Since my schedule got a tad off track last week. I had to postpone taking Edwina to see the combined exhibit of The Alabama Project and The SCAR Project until today. On the way in, I told her what kind of photos she’d be seeing–women who have gone through breast cancer and have the physical (and emotional) scars to prove it.
“Alright then,” she nodded, walking the few feet from my car to the gallery door.
Once inside, Edwina didn’t say much. She looked around quietly and murmured a quiet comment or two as she stood before some of the pictures.
We came across one of the photos showing a woman captured on film midway through reconstruction. The lines across her chest revealed implants, but no nipples had yet been added.
“Why she look like that?” Edwina asked me.
“Oh, that’s what reconstruction looks like,” I said, remembering that Edwina hadn’t had the procedure and wouldn’t necessarily know what to expect.
We strolled around the back of the gallery where the SCAR girls’ portraits hang and then headed back to the front. I told her about a couple of the Alabama women: Leah was just 18 when diagnosed, and Raquel found out she was pregnant with baby Rob when she was undergoing radiation treatment.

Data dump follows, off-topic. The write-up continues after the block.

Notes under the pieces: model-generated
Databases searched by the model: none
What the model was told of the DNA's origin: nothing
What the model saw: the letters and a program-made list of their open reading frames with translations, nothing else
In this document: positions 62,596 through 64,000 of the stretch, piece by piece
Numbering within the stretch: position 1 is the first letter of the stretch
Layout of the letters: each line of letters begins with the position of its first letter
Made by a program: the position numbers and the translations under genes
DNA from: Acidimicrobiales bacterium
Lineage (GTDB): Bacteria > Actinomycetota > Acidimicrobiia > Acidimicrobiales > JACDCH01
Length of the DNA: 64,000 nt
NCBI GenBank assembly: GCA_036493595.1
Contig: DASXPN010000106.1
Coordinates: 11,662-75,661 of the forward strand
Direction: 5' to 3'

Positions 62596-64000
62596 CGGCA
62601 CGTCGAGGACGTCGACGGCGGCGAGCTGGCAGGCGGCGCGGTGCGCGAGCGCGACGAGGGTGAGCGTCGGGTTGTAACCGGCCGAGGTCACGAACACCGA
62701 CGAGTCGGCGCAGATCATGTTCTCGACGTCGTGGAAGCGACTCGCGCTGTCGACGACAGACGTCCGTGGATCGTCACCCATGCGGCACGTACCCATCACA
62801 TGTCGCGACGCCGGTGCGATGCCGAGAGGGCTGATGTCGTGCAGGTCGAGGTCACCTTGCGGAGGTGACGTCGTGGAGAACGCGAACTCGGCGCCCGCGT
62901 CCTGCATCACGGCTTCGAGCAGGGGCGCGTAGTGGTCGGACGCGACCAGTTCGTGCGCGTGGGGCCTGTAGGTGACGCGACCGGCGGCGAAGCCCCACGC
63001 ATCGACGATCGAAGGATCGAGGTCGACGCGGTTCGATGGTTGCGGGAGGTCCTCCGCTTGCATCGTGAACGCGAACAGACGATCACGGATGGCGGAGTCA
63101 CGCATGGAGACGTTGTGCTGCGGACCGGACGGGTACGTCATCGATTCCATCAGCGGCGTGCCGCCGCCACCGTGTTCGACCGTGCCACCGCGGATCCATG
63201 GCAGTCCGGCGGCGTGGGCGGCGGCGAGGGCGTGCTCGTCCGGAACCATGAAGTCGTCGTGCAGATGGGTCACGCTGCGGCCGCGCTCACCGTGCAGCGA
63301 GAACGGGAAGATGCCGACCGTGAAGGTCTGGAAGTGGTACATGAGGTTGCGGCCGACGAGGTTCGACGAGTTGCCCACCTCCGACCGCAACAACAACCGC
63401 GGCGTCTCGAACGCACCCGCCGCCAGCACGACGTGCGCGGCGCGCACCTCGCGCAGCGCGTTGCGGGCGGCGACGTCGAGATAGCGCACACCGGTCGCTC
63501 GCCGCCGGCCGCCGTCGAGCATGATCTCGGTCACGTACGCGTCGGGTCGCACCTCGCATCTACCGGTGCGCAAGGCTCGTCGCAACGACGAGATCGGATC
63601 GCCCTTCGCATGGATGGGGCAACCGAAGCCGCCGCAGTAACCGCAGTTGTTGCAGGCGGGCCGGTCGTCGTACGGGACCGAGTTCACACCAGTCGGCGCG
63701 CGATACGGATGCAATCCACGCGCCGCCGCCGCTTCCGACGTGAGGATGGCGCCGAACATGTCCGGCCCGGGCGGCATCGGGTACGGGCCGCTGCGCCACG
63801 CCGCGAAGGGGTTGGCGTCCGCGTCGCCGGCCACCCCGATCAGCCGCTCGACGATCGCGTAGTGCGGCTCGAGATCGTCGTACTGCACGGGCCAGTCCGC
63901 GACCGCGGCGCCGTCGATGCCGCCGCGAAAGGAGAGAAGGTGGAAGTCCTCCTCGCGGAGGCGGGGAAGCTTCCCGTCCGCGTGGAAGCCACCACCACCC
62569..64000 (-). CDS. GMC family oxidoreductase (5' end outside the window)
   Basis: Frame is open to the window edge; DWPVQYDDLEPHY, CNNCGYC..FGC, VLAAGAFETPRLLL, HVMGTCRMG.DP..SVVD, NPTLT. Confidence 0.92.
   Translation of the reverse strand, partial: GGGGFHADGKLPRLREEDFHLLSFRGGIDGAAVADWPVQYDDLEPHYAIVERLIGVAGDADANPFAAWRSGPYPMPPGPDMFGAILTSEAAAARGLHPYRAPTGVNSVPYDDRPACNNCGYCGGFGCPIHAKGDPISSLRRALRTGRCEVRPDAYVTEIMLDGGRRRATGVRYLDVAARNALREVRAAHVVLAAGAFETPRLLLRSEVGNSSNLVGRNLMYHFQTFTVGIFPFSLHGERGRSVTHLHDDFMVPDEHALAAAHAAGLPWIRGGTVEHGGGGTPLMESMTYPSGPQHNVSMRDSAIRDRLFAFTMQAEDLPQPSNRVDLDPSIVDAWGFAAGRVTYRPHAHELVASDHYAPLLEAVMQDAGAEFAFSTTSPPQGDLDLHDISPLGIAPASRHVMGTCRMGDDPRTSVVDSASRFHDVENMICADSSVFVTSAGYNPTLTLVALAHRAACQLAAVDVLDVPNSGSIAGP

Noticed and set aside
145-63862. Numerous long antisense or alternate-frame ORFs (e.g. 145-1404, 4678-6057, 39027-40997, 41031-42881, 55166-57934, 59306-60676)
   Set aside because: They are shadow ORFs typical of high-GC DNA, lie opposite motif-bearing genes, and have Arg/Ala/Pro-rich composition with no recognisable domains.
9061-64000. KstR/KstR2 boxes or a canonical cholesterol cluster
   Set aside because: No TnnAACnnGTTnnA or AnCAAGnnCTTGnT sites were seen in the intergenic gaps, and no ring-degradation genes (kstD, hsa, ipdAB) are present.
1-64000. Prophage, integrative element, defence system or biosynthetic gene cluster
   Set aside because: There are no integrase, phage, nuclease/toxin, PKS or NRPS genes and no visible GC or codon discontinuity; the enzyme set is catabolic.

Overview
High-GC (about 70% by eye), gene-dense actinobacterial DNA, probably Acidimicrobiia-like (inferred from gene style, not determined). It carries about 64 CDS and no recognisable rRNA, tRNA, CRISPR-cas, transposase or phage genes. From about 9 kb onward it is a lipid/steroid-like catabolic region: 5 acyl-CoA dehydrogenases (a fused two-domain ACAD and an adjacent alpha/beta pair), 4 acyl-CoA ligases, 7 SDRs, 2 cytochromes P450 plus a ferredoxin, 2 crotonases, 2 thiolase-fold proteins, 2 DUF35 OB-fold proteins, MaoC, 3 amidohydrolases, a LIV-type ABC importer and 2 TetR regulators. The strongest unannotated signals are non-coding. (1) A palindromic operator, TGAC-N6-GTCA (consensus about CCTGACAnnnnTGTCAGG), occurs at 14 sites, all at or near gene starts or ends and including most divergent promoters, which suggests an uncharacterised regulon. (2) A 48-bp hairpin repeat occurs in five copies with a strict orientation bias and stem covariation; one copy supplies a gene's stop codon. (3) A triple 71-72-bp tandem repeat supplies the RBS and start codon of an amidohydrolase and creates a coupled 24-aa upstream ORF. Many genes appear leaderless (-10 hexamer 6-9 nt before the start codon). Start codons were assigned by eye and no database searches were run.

“For real? He a real cute baby.”
I snapped Edwina’s photo in front of a picture of Raquel and her kids, since it was the one she liked the most.
We headed upstairs to my office, so Edwina could see for herself where I hide out a lot of the time. Then, we strolled down to Bruce’s office.
“What did you think of the exhibit?” he asked Edwina.
“It’s something to think about, that’s for sure,” she replied.